“They’re more like toys in the way they’re portrayed,” he said. “You can fire them on end without having to reload. Our imagery is very distorted.”
When gun violence is killing women and children, Alaimo said, “I think that entertainment companies have a real responsibility to look at how they portray these issues.”
Still, the prevalence of young voices speaking out in the aftermath of the Marjory Stoneman Douglas High School shooting in Parkland, Fla., may bode well for a change in public attitudes, and eventual legislative action, Alaimo said.
“First of all, kids tend to speak really bluntly,” she said. “And I think that we need people who will challenge politicians and talk about this issue in starker ways. It’s powerful to hear from a child who’s been a victim of gun violence.”
Larry Levy, executive dean at Hofstra’s National Center for Suburban Studies, agreed that the Parkland students, and thousands of high-schoolers nationwide who have joined them in recent protests, are particularly effective spokespeople.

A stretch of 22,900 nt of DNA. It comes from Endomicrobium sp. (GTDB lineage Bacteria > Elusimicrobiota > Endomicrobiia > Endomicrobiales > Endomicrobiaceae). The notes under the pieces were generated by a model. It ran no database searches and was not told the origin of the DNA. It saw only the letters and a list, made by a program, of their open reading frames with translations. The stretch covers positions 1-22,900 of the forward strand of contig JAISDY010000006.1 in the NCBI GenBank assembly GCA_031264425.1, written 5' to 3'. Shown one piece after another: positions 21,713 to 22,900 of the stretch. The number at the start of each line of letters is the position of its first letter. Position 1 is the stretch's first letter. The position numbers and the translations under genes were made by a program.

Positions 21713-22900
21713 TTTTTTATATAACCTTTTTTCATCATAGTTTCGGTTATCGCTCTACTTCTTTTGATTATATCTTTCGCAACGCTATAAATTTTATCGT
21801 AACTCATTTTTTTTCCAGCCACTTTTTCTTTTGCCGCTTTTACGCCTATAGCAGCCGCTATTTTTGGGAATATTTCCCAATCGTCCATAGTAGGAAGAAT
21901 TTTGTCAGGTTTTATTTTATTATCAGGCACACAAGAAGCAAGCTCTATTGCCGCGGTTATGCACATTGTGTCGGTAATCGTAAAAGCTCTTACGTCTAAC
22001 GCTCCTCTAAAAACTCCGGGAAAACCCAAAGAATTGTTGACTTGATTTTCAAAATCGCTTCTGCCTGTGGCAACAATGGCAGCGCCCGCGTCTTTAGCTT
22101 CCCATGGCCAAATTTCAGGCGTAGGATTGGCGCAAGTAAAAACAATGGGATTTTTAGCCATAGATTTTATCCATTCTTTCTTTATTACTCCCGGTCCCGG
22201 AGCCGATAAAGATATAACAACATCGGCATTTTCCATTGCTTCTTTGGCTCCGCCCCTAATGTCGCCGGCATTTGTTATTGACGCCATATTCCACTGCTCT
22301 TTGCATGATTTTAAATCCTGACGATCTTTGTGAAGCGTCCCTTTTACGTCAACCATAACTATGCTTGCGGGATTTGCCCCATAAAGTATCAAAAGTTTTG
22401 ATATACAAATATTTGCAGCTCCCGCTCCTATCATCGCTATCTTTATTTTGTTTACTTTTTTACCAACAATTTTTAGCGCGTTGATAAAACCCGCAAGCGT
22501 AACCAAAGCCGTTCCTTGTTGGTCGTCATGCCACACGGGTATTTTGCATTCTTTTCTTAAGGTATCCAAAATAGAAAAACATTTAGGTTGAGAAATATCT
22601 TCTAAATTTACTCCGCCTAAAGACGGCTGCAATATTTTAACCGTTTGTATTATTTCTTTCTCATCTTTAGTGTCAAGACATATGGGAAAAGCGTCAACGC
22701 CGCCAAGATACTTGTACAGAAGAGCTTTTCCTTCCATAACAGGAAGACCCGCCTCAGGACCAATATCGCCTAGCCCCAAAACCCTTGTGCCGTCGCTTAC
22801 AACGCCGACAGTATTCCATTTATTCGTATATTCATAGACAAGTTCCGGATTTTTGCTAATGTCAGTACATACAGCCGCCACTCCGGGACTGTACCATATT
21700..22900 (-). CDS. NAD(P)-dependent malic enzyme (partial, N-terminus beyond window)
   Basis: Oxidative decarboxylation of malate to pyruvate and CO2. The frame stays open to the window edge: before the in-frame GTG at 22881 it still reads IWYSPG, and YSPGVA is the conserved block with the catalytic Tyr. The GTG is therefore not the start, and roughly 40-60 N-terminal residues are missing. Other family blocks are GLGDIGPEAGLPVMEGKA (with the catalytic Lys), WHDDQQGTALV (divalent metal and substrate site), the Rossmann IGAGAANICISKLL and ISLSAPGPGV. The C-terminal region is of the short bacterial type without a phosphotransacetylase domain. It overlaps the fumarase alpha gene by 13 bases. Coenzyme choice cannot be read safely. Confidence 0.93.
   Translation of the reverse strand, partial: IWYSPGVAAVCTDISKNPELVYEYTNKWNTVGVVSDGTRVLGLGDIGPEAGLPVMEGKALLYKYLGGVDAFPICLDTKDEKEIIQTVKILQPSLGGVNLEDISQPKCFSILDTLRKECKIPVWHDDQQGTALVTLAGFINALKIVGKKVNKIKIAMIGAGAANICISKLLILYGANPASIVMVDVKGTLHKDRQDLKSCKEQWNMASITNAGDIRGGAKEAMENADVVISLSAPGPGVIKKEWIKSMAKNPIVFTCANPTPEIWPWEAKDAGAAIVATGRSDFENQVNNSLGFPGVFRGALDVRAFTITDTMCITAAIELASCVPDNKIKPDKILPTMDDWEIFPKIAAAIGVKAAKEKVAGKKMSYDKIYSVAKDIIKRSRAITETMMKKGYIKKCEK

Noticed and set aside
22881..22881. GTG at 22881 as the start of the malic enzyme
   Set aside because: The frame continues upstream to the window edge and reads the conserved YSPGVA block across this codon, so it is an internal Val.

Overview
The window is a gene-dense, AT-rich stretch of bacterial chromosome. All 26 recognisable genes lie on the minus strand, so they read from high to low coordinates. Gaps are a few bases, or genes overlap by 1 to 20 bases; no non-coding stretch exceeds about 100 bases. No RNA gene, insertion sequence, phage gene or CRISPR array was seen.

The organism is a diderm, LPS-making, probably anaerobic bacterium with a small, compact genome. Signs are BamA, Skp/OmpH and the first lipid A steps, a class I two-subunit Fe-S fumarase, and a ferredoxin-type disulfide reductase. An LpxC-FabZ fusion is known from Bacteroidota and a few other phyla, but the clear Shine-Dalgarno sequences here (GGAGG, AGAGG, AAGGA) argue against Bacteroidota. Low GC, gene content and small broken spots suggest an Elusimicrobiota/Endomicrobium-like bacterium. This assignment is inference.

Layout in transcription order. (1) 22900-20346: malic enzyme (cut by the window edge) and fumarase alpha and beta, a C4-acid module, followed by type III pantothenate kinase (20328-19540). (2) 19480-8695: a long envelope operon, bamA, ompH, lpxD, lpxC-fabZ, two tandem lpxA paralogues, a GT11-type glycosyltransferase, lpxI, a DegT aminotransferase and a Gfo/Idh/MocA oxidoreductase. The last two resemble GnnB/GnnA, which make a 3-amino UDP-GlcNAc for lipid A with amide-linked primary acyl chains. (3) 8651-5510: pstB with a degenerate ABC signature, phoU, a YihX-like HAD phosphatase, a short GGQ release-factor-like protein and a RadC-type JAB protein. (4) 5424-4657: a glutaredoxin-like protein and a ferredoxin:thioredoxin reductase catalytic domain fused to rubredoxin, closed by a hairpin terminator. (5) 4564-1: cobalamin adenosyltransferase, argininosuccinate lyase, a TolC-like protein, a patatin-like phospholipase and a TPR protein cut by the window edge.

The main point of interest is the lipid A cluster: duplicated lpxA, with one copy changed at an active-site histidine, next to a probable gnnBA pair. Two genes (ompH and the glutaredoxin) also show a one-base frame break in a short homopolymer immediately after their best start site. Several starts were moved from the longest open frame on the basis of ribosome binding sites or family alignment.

“So many kids were killed in a community that most white middle, upper-class people — the majority of suburban voters — can identify with,” he said.
Seeing the survivors of a school shooting speak out resonates with people: “Cognitive research teaches us that people don’t respond emotionally to statistics; they respond to stories,” Alaimo explained.
The younger voices — who Alaimo said have now “been given a playbook” by Parkland students for the next school shooting — will face entrenched attitudes, even in trying to engage a national conversation.
Winkler said that many law-abiding Americans who would never be prevented from owning a gun, even in the face of expanded background checks, likely will not budge on the issue because of deep-rooted beliefs.
“People are very reluctant to support what we might think of as truly common-sense gun control measures because they feel it’s an attack on their identity and their liberty,” he said. “It’s a very powerful emotion.”
Tyler Marko contributed to this story.